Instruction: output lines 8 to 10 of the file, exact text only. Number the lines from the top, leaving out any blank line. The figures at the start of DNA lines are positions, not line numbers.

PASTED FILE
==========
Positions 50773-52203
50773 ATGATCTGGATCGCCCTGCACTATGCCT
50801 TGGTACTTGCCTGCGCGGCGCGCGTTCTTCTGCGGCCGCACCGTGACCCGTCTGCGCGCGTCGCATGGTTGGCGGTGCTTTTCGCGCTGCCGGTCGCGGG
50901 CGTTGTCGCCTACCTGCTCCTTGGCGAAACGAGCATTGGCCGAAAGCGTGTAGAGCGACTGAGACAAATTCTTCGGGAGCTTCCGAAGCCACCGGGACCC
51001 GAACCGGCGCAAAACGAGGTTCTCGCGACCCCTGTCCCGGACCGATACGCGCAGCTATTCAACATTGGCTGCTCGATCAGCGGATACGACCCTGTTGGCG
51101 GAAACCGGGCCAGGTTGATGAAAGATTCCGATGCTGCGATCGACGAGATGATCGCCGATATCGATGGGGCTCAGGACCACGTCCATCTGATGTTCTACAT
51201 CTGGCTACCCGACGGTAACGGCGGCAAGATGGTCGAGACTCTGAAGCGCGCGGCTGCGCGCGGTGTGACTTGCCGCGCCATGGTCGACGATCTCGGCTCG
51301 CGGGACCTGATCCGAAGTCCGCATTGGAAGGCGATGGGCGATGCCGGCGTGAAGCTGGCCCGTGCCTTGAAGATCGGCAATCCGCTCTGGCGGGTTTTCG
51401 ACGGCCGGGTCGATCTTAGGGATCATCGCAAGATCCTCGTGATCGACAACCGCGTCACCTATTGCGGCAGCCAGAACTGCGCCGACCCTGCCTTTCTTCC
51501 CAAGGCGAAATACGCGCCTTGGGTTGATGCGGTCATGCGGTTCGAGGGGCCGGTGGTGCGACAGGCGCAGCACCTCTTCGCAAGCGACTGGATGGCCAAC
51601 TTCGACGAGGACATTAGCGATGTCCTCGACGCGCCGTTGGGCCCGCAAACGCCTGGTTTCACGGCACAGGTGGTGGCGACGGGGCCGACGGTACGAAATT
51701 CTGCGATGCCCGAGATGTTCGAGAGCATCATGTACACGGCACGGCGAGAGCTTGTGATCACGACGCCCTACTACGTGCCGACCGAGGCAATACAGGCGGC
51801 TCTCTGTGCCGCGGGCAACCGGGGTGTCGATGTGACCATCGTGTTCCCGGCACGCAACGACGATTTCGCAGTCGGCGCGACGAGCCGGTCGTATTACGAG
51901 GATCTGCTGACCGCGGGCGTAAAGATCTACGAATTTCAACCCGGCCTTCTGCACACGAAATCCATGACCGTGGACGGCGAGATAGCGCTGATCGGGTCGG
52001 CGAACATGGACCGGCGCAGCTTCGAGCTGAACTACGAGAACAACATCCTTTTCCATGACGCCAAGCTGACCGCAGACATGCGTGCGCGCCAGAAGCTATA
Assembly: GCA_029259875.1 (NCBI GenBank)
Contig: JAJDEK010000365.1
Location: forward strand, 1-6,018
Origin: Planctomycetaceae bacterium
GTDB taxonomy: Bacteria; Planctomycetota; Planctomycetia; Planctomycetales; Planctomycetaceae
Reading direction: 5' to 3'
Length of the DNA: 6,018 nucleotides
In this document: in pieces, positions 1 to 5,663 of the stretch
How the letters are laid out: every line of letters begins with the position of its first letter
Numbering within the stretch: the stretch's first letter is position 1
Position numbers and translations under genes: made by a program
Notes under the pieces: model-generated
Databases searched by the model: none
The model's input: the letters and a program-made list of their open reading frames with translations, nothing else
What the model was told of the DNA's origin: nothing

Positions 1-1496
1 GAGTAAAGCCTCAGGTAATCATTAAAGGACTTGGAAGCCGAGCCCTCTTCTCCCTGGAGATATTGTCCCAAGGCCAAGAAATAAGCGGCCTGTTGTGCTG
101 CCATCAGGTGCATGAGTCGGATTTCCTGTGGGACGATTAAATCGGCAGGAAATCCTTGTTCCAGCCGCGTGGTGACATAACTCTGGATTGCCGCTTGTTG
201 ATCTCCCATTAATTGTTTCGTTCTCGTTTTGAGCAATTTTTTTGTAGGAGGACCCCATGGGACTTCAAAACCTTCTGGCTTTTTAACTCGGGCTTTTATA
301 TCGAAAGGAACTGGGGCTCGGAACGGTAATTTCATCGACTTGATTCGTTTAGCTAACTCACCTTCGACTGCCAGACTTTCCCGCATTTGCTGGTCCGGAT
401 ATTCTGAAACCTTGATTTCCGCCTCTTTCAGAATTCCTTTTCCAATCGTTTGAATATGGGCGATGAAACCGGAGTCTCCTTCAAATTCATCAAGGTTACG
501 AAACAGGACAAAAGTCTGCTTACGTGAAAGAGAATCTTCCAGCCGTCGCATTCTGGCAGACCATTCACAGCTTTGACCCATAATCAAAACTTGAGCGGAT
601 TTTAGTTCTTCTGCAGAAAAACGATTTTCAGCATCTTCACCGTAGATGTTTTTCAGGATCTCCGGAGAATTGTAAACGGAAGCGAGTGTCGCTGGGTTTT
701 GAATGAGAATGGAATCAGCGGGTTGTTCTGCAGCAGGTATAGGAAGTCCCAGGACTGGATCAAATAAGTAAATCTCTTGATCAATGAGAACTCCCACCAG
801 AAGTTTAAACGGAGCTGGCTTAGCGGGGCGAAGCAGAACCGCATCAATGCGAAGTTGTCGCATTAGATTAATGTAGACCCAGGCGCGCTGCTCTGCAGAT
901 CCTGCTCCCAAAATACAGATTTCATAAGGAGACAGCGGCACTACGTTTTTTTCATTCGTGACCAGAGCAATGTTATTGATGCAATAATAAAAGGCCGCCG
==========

51301 CGGGACCTGATCCGAAGTCCGCATTGGAAGGCGATGGGCGATGCCGGCGTGAAGCTGGCCCGTGCCTTGAAGATCGGCAATCCGCTCTGGCGGGTTTTCG
51401 ACGGCCGGGTCGATCTTAGGGATCATCGCAAGATCCTCGTGATCGACAACCGCGTCACCTATTGCGGCAGCCAGAACTGCGCCGACCCTGCCTTTCTTCC
51501 CAAGGCGAAATACGCGCCTTGGGTTGATGCGGTCATGCGGTTCGAGGGGCCGGTGGTGCGACAGGCGCAGCACCTCTTCGCAAGCGACTGGATGGCCAAC